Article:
Sometimes simplicity is best. After my last batch of dyeing, I’ve been trying to work through various colours to create a ‘palette’ to be able to spin from. The nice thing about dyeing top for spinning rather than dyeing a skein of wool directly is that this still leaves a huge number of possibilities for colour blending and mixing at different stages of the process.
All of the top in this post was done by pre-soaking the top in soda ash for a few hours and then using Procion MX dyes. I then just leave the dyed top wrapped as well as I can in the cling film to sit around for 24 hours before I start the rinsing process.
I’ve been trying one or two new tactics for rinsing as I find it often a tedious part of the dyeing process. Normally what I would do is hold the top under running water until there was no more colour run but I always feel this wastes a huge amount of water and ends up being really time consuming. What I tried instead was a method I saw suggested by another dyer on Ravelry is using ‘buckets’. First, I dump the top in a bucket (or in my case appropriated washing up bowl) of ice water which is supposed to quench any further chemical reactions between the dye and fibre and helps get the soda ash out. This is probably most useful if you’re dyeing things where any unbound dye migrating to another area of the fabric would be problematic. After that, it’s soaking in hot water, first with Synthrapol, then just water for a while, and repeating until all the dye is out. How many washes you do is largely dependent on how crucial possible colour contamination is to you. In my case, if I was dyeing something for hand embroidery I’d be much more cautious then if I was dyeing something for knitting.
Although I don’t carefully weigh things out when I’m dyeing as I’m rarely doing something intended to be precision dyeing or repeatable, with enough practice I’ve become good at estimating how much dye something will hold so I don’t usually get too much run off. This is always easier with acid dyes as they just tend to bind a little better but I’m getting the hang of being more efficient with Procion MX dyes. I do err on the side of using slightly overconcentrated dye solutions as I’m after very saturated colours but I’ve found a happy medium of usually getting good, solid results without too much waste.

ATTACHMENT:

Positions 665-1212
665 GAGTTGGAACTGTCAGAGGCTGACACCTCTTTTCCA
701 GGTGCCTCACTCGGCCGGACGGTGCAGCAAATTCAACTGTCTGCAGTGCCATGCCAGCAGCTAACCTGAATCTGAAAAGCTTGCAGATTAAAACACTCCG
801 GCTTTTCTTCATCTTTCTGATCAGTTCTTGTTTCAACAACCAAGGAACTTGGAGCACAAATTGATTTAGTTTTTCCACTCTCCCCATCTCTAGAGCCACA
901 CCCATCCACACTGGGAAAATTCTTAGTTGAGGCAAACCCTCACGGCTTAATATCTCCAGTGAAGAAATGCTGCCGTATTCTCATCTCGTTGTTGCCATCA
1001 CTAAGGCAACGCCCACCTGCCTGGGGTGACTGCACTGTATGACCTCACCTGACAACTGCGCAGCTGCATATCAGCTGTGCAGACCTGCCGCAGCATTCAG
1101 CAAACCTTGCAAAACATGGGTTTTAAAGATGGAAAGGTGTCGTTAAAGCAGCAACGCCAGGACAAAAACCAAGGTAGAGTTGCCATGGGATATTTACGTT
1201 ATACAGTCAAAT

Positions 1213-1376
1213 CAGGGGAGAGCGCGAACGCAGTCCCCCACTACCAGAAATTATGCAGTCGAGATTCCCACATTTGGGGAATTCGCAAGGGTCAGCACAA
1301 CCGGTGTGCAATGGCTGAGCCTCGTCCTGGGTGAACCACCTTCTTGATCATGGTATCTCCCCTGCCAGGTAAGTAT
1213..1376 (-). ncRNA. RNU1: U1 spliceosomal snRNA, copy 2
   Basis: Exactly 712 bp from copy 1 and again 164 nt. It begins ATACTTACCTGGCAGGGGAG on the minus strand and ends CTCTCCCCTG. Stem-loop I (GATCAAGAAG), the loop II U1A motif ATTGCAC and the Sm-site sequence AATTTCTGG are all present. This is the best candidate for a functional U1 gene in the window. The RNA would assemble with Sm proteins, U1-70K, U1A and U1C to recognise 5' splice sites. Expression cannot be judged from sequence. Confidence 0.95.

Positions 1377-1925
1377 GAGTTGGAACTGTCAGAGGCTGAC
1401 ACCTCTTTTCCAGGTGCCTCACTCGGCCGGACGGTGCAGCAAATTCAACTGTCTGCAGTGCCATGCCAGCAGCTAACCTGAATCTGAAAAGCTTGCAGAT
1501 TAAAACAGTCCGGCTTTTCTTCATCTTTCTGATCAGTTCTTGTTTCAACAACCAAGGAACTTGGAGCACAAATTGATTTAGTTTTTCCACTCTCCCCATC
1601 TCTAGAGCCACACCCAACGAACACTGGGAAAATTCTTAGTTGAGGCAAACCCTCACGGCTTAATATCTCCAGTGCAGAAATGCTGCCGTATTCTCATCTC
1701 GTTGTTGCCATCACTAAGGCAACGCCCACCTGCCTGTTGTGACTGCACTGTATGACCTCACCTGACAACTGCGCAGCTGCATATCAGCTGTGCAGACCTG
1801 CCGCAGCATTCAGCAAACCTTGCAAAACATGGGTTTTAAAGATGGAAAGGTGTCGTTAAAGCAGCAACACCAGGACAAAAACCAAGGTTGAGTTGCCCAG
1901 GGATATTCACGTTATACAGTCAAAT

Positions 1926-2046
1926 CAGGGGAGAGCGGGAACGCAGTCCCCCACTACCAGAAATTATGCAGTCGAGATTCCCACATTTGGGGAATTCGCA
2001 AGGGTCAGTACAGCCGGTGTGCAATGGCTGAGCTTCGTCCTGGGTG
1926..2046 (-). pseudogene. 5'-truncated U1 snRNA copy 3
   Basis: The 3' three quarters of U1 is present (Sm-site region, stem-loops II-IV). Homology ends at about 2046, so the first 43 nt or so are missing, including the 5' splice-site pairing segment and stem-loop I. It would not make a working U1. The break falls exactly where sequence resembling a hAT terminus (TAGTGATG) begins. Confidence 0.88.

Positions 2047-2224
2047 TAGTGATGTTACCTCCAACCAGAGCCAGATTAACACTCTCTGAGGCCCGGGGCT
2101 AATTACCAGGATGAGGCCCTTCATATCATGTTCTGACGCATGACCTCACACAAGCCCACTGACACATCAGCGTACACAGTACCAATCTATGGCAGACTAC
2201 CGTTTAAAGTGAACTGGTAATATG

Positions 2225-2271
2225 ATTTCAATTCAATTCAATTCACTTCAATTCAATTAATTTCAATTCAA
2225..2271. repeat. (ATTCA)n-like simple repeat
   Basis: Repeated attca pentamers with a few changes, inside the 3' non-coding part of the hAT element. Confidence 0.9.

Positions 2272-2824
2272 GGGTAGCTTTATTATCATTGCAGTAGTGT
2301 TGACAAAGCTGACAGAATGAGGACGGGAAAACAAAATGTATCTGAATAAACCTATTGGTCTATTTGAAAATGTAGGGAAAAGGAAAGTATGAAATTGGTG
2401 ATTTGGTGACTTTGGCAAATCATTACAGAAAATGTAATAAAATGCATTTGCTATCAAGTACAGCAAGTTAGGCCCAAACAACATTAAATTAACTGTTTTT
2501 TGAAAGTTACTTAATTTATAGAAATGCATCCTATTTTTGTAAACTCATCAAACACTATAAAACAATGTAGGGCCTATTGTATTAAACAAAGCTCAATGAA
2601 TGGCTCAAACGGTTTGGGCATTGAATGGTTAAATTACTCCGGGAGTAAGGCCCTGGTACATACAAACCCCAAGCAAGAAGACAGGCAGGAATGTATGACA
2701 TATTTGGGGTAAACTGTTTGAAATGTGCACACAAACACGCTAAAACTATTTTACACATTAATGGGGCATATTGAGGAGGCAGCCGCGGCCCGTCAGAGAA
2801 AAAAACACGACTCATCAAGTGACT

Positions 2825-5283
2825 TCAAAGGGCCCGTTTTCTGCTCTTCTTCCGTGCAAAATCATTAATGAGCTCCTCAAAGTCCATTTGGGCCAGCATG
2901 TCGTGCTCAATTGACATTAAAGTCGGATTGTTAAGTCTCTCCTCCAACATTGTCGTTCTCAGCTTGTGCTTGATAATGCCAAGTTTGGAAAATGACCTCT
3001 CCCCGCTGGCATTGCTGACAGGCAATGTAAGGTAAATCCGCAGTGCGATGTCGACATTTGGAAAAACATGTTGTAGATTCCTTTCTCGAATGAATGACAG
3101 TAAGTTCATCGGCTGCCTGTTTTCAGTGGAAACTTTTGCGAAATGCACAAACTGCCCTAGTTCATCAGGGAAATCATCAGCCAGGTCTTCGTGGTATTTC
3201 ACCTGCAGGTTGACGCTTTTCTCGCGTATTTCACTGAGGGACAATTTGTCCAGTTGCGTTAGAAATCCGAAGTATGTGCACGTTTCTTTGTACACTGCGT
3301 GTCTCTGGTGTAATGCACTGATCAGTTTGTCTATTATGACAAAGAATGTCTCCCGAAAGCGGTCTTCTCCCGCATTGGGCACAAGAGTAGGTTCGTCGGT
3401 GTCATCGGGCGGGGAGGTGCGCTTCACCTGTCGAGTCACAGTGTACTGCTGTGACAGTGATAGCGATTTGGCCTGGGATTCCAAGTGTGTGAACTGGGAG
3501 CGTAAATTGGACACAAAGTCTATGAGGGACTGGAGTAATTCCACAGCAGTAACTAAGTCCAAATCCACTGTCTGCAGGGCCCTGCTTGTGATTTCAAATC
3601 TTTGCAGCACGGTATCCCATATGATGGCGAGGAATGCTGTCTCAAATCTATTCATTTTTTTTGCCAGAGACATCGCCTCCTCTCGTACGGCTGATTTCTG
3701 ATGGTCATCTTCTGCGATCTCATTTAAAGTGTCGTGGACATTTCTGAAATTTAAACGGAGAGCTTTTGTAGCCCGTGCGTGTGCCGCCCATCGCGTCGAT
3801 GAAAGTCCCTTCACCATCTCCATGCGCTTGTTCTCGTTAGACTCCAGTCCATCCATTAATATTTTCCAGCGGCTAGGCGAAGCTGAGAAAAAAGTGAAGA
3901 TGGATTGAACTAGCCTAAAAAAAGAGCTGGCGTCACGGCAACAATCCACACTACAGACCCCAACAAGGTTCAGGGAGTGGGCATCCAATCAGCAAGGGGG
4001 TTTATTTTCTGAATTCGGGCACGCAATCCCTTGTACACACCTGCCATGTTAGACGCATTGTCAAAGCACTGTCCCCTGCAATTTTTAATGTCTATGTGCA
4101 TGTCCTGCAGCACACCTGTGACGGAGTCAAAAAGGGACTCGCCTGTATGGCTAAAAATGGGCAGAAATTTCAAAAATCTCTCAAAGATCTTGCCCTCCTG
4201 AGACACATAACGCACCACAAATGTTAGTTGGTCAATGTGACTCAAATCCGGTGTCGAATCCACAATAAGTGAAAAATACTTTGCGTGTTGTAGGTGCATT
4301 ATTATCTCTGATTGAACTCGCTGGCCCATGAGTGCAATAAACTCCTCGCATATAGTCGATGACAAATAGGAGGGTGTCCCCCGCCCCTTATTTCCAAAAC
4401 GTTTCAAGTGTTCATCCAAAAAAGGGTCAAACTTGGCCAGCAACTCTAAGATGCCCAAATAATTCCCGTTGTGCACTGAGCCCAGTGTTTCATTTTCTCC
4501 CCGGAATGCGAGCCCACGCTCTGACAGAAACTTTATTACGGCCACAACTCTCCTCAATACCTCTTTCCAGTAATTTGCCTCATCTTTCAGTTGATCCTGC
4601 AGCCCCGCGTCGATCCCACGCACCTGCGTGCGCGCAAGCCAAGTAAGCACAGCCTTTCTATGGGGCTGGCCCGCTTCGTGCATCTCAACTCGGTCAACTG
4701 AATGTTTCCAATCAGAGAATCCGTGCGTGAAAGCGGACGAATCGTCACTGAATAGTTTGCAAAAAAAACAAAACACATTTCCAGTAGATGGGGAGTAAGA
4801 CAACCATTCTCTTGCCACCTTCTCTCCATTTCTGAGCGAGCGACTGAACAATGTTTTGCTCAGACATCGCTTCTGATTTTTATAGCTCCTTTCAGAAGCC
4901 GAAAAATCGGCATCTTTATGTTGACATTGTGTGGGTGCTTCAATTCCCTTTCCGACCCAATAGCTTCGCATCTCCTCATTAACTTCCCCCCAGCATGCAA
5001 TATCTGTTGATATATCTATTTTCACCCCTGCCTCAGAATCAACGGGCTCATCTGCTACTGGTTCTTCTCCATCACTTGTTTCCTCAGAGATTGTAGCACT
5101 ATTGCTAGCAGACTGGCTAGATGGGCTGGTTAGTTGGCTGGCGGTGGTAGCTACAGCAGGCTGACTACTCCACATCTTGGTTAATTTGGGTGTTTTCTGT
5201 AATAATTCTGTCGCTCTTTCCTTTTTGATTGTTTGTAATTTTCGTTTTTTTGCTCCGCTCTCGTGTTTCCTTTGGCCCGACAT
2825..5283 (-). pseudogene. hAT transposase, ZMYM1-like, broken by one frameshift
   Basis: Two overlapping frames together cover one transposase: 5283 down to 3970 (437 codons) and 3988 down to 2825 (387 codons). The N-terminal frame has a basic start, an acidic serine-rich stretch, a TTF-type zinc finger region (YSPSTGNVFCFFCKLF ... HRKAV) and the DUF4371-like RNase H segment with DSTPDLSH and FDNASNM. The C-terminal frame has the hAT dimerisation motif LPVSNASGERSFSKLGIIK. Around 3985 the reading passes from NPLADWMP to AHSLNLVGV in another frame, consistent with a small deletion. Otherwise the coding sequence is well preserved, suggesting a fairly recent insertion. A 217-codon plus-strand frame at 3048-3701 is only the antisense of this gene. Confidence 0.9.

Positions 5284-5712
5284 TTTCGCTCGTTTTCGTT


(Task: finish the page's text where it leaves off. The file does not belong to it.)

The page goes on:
I am doing some colour variation along the 25 g lengths of top as it’s too hard to resist the urge to do some mixed painting completely. I try to at least stay on a colour theme though! Most of the dyes are the usual Kemtex Procion MX loveliness but there are a few Colourcraft colours in there, including the Lime Green, which is the pale, yellowy green colour and their Purple/Magenta. I’m not sure they actually do these colours any more or whether they’re now listed as Dytek Procion dyes. I picked these up on sale a while ago and have no strong feelings about them either way. The purple is a decent purple and the lime green lives up to its name but I think lime green is an easy enough colour to get by mixing and the purple doesn’t fill some gap in what I can get from Kemtex so I could also live without it. They do the job well enough though.
The orange is a mixture of Brilliant Orange MX-2R and some of my own mixed oranges. The yellow is sections of Acid Lemon MX-8G and Lemon Yellow MX-4G. The differences aren’t obvious from these photos but I like having both of these yellows for mixing. Acid Lemon has a bit more ‘zing’ to it and is great for really sharp greens in particular whereas Lemon Yellow is good for mixing with reds to make ‘fuller’ oranges. Let’s face it, I just love having lots of colours to play with.
At the moment, I’ve started spinning up one or two of these and will probably ply them just with some plain cotton that I’m using just for weaving some test samples. Just something quick and easy to have a play with! Going to need to dye up some more cottons soon I think and maybe think about having a go at a full painted warp at some point…